Wow. You said so many things that are wrong I do not even know where to start.
First, you ignored half of Jorge's argument. Jorge did not reach a conclusion ("you won't be able to write well about rock music in the 1960's") based upon just one premise ("since you were just an infant then."). There is a second part to the premise (it "was created by and for people who were then in their teens and early twenties"). So, Jorge, besides giving us the what, also gives us the why.
The next thing wrong with your statement is, "[n]othing in Jorge's argument goes assumed, or is unstated." Of course there is. In fact, there is no argument in the world in which there are not unstated facts or assumptions. This one certainly has many. The main assumption is that there is something that ties the reason (created by and for people who were then in their teens and early twenties) to the conclusion ("you won't be able to write well about" it). (For example - that something can only be written about by the people for whom it was intended).
Next we get to Ruth. While you allege that Ruth only addressed the first part of Jorge's argument, she did not. She did not respond by simply stating, writers who were not then born still write well about the Romans. She added a contradiction to the second part of the argument - those writers were not part of the culture - to counter the second half of Jorge's argument.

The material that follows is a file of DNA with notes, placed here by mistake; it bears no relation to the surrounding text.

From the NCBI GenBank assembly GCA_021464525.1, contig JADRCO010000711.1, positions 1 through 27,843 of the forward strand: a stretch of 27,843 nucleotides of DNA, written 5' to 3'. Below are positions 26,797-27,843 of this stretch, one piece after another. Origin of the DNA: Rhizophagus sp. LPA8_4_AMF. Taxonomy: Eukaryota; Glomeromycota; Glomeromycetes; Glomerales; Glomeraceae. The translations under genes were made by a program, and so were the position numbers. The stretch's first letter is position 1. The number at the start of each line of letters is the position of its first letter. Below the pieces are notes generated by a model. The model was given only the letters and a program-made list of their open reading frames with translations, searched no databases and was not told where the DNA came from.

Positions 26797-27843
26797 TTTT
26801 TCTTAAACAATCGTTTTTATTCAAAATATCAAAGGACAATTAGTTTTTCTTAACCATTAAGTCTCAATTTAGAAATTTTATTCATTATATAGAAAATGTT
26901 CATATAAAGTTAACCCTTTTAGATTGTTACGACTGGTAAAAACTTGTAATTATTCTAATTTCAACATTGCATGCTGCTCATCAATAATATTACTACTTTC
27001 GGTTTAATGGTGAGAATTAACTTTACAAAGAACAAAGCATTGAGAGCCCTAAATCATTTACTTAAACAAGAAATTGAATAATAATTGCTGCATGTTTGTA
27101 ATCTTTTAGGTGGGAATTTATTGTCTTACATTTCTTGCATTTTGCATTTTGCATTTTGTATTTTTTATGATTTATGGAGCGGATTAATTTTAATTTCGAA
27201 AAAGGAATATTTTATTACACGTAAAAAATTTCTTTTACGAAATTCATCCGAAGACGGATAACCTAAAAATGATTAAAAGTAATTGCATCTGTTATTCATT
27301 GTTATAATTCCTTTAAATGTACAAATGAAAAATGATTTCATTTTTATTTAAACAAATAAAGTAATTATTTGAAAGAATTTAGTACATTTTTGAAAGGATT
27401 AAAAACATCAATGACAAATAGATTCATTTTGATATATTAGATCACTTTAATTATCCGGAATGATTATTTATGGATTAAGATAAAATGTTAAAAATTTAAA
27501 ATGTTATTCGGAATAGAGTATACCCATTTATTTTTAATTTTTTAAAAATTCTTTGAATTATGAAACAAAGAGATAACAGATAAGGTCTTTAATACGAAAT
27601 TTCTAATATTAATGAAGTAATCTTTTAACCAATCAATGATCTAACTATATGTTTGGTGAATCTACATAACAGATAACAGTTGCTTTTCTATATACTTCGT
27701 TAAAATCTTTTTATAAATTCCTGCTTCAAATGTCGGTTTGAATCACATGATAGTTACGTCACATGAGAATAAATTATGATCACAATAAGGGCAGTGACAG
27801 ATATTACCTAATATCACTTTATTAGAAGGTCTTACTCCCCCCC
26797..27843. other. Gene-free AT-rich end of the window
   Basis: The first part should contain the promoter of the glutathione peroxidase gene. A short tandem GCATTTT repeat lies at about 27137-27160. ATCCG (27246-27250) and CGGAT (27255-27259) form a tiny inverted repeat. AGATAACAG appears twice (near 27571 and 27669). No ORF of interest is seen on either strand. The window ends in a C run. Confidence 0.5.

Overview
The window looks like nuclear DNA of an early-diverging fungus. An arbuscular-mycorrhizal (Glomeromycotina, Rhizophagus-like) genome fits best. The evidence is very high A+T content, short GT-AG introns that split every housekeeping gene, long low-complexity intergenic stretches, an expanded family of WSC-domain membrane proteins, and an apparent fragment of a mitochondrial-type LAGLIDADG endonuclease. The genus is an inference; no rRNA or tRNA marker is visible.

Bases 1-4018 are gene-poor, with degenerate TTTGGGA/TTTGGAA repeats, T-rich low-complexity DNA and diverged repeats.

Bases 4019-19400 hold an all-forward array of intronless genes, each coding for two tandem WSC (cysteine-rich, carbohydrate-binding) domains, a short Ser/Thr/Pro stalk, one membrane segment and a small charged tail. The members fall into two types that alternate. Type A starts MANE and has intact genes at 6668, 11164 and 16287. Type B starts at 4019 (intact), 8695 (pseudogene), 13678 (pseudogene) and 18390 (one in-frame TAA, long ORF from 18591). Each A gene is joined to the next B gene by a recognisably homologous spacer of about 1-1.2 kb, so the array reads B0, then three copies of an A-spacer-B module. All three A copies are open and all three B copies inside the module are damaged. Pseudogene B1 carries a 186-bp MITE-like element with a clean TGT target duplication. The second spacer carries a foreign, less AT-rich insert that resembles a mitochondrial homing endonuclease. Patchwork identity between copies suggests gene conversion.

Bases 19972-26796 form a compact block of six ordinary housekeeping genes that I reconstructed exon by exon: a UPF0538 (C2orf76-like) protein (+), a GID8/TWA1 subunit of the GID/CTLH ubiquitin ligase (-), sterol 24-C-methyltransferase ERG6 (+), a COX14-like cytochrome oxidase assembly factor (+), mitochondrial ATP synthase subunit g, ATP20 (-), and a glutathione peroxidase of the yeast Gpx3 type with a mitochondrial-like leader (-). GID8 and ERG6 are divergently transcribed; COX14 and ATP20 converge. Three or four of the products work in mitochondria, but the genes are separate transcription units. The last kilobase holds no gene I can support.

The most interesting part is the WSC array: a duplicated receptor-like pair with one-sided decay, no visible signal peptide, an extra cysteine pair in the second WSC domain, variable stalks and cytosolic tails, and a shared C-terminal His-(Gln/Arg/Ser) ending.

Did the fact Ruth put forth really counter Jorge's argument? It depends on what the assumption is in Jorge's argument. Jorge is talking about who the music was written by and for. Ruth's example is about people who are not part of the culture. Doesn't matter. Ruth is using an analogy to counter what she believes is Jorge's assumption. That makes Choice D the completely perfect answer.
Choice C is completely wrong. The first parts states, "she uses an example of classic culture . . . ." I do not agree with that. I would agree if it said, "she uses classic culture as an example . . . ." But, she is not using an example of classic culture. That would be something different. While I probably would not automatically reject a response option on these grounds alone, the way the use of the analogy is stated in Choice D is far superior.
The second half of Choice C is even more wrong. This half of the response option says Ruth's response is to "legitimize contemporary culture as an object worthy of serious consideration." She is not doing either of these things. She is not trying to legitimize the culture. Neither party even speaks to that issue. Nor is she discussing whether it is worthy of serious consideration. She is only discussing whether she can write about it.